Tookie hasn't always had a life this good.  After a desperate childhood, she grew up only to be tricked by a friend and ended up in a federal prison for years.  But these days are better.  She is married to Pollux, who was the police officer, also Native American, who arrested her and has a stepdaughter, Hetta with whom she has a delicate relationship.  Best of all, she has a job in Birchbark, the real-life bookstore owned by Louise Erdrich and good friends from the other employees.  Tookie got through her imprisonment by reading and she now delights in recommending titles to her customers.

But things always change.  The change in Tookie's life begins when Flora dies.  Flora was a white woman who was constantly in Birchbark.  She also desperately wanted to be Native American and spent time and money trying to find a connection.  Now even in death she refuses to leave.  She begins to haunt the bookstore and Tookie in particular.  This is not a benign haunting; she wants to take over Tookie's body and life.

Other things are amiss in the environment in Minnesota.  Police kill George Floyd and the world explodes.  There are days of protests which become violent.  Hetta, who had returned home with a surprise baby, is drawn into the protests, as are Pollux and Tookie and her friends.  The days of police violence against people of color are now front page news rather than hidden.  

Louise Erdrich is one of my favorite authors and this novel does not disappoint.  Tookie is an interesting character, haunted by her past, happy with her present but unsure if happiness can ever remain.  Pollux was my favorite character and his love for Tookie blazes from the pages.  The story of Flora and her attempted appropriation of a background that isn't hers is reminiscent of characters in the news.  The riot scenes after the death of George Floyd are vivid and take the reader into that dangerous, violent environment.  Readers get an extra bonus when Erdrich ends the book with a reading list of her favorite books.  This book is recommended for literary fiction readers and those interested in reading about the lives of Native Americans.

Saturday, March 25, 2023

Dear Committee Members by Julie Schmacher


Jason Fitger is a tenured English professor at Payne University.  As such, he says what he thinks and doesn't care if the rest of the college likes him or not.  Fitger is teaching creative writing as the English department and other liberal arts departments are seeing budgets and positions cut.  Adjunct professors make up over half the faculty in his department while departments with wealthy graduates such as Business and Economics are given tons of money for research and travel and sumptuous surroundings.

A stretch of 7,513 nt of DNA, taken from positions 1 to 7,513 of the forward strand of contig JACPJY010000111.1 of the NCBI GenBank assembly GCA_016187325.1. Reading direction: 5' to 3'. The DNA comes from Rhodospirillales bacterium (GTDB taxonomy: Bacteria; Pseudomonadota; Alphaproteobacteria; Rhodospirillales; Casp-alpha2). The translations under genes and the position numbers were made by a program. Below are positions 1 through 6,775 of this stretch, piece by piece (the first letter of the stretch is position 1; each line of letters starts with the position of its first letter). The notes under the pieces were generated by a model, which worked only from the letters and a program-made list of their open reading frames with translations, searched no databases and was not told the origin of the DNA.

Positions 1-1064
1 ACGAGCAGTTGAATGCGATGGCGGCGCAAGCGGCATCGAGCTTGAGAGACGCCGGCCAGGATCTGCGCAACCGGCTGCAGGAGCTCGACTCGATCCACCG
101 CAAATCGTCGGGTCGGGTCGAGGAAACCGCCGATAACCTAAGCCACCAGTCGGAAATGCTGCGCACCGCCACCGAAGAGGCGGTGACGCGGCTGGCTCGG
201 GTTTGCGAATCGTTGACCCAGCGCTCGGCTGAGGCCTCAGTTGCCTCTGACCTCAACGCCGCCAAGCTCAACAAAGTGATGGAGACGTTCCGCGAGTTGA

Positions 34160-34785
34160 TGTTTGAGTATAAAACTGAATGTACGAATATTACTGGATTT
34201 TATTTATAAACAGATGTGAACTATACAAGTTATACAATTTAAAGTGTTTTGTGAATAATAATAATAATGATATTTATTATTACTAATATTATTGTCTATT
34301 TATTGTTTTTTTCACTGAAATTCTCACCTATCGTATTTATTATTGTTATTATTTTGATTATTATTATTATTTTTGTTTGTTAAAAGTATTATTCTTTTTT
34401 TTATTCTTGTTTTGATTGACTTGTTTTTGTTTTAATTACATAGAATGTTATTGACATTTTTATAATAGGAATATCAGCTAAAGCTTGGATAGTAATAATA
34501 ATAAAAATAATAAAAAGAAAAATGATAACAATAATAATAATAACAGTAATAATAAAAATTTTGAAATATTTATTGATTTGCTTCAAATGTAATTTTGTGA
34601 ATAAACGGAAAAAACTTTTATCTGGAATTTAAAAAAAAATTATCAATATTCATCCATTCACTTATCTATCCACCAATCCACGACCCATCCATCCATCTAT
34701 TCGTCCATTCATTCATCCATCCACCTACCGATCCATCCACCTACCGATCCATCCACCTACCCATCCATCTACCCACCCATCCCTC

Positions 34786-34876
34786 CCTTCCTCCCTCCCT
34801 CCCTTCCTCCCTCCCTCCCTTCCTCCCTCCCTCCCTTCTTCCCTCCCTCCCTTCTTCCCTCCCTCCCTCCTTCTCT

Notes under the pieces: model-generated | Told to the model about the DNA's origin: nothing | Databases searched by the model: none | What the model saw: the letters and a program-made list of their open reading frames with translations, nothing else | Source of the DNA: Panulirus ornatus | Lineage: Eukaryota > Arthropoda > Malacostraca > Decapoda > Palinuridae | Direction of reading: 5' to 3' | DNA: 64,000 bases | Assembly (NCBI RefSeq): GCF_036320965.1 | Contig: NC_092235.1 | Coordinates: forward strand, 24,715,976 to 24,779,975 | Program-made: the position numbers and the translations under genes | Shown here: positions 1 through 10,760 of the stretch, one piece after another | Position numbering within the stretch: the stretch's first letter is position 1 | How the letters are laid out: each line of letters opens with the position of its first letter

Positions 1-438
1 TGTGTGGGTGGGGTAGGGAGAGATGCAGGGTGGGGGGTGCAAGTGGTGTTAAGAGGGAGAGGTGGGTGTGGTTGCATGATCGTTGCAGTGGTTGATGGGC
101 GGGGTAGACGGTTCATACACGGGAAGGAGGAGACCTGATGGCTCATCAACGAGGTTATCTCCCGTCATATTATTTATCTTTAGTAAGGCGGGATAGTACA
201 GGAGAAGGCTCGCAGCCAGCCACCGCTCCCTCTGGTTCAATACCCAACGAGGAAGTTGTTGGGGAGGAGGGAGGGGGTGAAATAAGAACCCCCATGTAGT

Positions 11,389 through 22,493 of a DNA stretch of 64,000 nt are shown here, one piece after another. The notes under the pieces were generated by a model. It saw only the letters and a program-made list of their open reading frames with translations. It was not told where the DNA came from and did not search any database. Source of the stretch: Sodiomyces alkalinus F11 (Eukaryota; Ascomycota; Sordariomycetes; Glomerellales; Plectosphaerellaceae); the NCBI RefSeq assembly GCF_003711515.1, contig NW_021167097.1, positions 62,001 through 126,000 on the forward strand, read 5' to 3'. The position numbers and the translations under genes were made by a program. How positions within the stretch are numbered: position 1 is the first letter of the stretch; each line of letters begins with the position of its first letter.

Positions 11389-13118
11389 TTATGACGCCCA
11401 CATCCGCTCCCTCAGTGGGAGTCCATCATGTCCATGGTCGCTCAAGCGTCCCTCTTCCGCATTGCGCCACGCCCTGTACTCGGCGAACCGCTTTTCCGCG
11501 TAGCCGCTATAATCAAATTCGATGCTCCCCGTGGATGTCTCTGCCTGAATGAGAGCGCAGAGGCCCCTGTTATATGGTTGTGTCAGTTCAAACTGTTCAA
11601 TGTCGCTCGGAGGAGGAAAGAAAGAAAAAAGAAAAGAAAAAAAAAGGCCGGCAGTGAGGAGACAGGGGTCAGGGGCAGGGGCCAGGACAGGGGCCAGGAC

Jay as he signs himself, claims to have written over 1200 letters of recommendation.  These are done for former students, other employees at the college and colleagues at other universities.  He never holds back.  If he barely remembers a student, he quickly says so.  He rambles on about what they wrote about and he considers most of his students stuck in writing about monsters and superheroes.  He questions why this student would be considered for various positions.  He tells other universities that his collogues are too good for their university.  He tells his superiors that the English department is dying on the vine, forced to work in a construction zone that is endangering their health.  He is sarcastic and surly, the kind of email one hesitates to open when seeing it in your queue.  

This is a delightful book.  The epistolary style doesn't always work and some readers dislike it, but in this novel it works wonderfully.  The reader slowly gets to understand Fitger and his frustrations.  While he is generally disparaging of most, he spends a lot of time trying to help his graduate assistants find work and help collogues who have fallen on hard times.  The writing is sprightly and sings on the page and the reader will find themselves laughing out loud.  Those readers in academia will read each page nodding their head at how aptly the author has captured the academic environment.  This book is recommended for readers of literary fiction.   

Friday, March 24, 2023

The Stolen Baby by Diney Costeloe


1941 and the sirens are wailing, indicting another bombing attack on Plymouth and its harbor from the Nazis.  The Shawbrook family rushes to the public shelter.  They have seven children with five living at home.  Everyone has their job to do when the sirens sound.  Mrs. Shawbrook gets the little ones together and takes them to the shelter.  Vera, who is seventeen, grabs up baby Freddy and meets the others there.

But things go massively wrong this night.  Vera is coming home late from her job when the sirens go.  She rushes to the shelter, assuming her mother got Freddy.  When her mother tells her that she thought Vera had Freddy, Vera rushes out of the shelter trying to get back to the house before the bombs fall, but she is unsuccessful.

In another house, Maggie doesn't care enough to go to the shelter and just goes to her basement.  She already feels like the unluckiest person in the world.  Earlier this year, after several miscarriages, she finally carried a baby to term.  But her son died the next day and life has not seemed worth living to Maggie since.

After the sirens stop, the work of cleaning up and rescue starts.  Unbelievably, the public shelter took a direct hit and all the members of the Shawbrook family there are killed.  David Shawbrook is a warden and cannot believe his family has all been wiped out.  He doesn't know that Freddy somehow survived in the damaged house and was rescued by a young boy and a police sergeant.